by Thomas Watson
For six years, between 1971 and 1977, I had the privilege of working with Dorothy S. Boyle in the New York-based Research Department of the CBS Television Network. She and I had known each other – or at least “of each other” -- since 1962, when I first wrote to CBS from my home in the Midwest, seeking information about Lucille Ball. My subsequent correspondence over the years (almost always concerning Lucy or one of her CBS projects) had grown voluminous, so when I applied for a job, Dorothy felt she at least had to meet me. She hired me a short time later.
Our offices were on the 28th floor of the CBS headquarters building, an edifice known in the trade as “Black Rock,” thanks to its dark gray (almost black) granite exterior. Our files contained program data – titles, casts, broadcast dates, etc. – for virtually every CBS radio and television broadcast of the previous 40+ years. There was also huge amount of data collected for the legal department, breaking out the number of hours devoted each week by the CBS-owned stations to entertainment, news, sports, and public affairs programming.
Across town at the CBS Broadcast Center was something of a sister-department, a huge reference library managed by a lady named May Dowell.
“The two departments started out as one,” Dorothy explained one day. “We were all part of Agnes Law’s reference facility in the old building on Madison Avenue. When television came along, we started to outgrow our space and the company ultimately split us up. May’s unit was made an adjunct of the news department, and we stayed with the network. We moved into the new building in 1965.”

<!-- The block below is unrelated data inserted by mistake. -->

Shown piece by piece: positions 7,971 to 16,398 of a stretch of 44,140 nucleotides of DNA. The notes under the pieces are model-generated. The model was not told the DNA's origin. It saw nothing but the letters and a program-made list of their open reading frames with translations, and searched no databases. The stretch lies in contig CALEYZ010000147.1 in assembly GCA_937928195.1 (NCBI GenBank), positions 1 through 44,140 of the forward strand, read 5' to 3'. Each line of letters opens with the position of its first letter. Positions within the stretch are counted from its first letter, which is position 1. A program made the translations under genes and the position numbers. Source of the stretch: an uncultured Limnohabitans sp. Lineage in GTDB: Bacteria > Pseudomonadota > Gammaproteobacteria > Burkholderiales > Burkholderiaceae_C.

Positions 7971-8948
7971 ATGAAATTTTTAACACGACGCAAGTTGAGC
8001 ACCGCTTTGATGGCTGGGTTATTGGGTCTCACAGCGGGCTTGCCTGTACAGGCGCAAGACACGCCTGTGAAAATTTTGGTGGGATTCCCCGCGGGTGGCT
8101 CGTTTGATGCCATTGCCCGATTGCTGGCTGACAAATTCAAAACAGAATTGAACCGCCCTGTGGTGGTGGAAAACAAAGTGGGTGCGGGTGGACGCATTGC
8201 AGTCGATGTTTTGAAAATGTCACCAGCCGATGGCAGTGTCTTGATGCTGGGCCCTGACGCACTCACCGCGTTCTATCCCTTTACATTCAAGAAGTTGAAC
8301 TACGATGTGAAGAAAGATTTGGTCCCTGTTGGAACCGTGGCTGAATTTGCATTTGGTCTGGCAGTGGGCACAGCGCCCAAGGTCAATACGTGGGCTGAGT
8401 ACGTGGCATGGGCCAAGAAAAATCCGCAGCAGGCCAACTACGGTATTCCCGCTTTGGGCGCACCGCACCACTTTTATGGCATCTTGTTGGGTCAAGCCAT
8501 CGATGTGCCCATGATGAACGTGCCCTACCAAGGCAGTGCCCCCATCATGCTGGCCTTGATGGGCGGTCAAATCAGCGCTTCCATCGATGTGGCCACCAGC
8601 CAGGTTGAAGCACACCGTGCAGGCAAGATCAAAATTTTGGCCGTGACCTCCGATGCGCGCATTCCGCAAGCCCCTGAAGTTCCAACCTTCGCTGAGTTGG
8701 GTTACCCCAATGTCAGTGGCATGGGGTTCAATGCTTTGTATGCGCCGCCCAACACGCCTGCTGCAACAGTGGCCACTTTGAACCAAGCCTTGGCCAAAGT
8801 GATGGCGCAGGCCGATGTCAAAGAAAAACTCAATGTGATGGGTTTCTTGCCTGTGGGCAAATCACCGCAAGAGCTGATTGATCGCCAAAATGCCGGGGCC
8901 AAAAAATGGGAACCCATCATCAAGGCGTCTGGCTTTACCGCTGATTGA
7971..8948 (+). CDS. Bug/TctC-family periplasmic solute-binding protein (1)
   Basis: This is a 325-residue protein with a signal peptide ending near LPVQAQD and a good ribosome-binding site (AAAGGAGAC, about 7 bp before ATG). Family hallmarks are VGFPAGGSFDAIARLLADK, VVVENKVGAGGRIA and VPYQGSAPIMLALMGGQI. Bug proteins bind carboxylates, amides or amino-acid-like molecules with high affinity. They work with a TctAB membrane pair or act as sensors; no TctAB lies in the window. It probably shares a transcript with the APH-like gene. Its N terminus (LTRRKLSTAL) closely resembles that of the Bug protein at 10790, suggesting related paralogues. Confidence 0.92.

Both ladies, I later learned, had spent virtually their entire careers at CBS. May had joined the company in 1935 as a research assistant to Miss Law, the head librarian. Dorothy, who had a masters degree in music from Columbia University, came on board in September, 1942.
Never one to wax nostaligic about 'the good old days,' Dorothy did express a fondness for the CBS of the 1940s. The 'old building' was 485 Madison Avenue, which thanks to countless mentions on-the-air was one of the most famous addresses in the world. "The company was more like one big extended family in those days," she said. "We were all in that one location, and sooner or later everyone knew everyone else. There was a coffee shop down on the ground floor -- Colbee's -- where you could buy lunch for less than a dollar. Many CBS-ers (office workers and on-air talent alike) ate there. It was very easy to stay in contact with people throughout the company."
One day I asked Dorothy if she and May had been members of “The Desk Set.” She smiled and said, “Yes, I was the ink well!”
My question, as Dorothy well knew, had not been referring to desk-top accessories, but to a 1955 Broadway comedy, “The Desk Set,” starring Shirley Booth. (The play was later turned into a motion picture starring Katharine Hepburn.) The title referred to the staff of the Research and Reference Department of a major television network. Miss Booth (and later, Miss Hepburn) starred as head librarian, Bunny Watson, who suddenly finds her happy existence threatened by the computer age.
While the storyline itself was fictional, everyone in 1950s broadcasting knew that the character of “Bunny Watson” was based on Agnes Law. “Beginning in the early 1950s,” Dorothy recalled, “a young man from Philadelphia kept coming to the library, asking to use our research facilities. Agnes allowed him to come in – and was later a little surprised to learn that it was our staff and Agnes herself that he was researching.” The young man turned out to be William Marchant, author of “The Desk Set.” “When Agnes found out, she was thrilled. Shirley Booth even inscribed a Playbill for her, ‘To my alter ego.’ It was quite an experience!”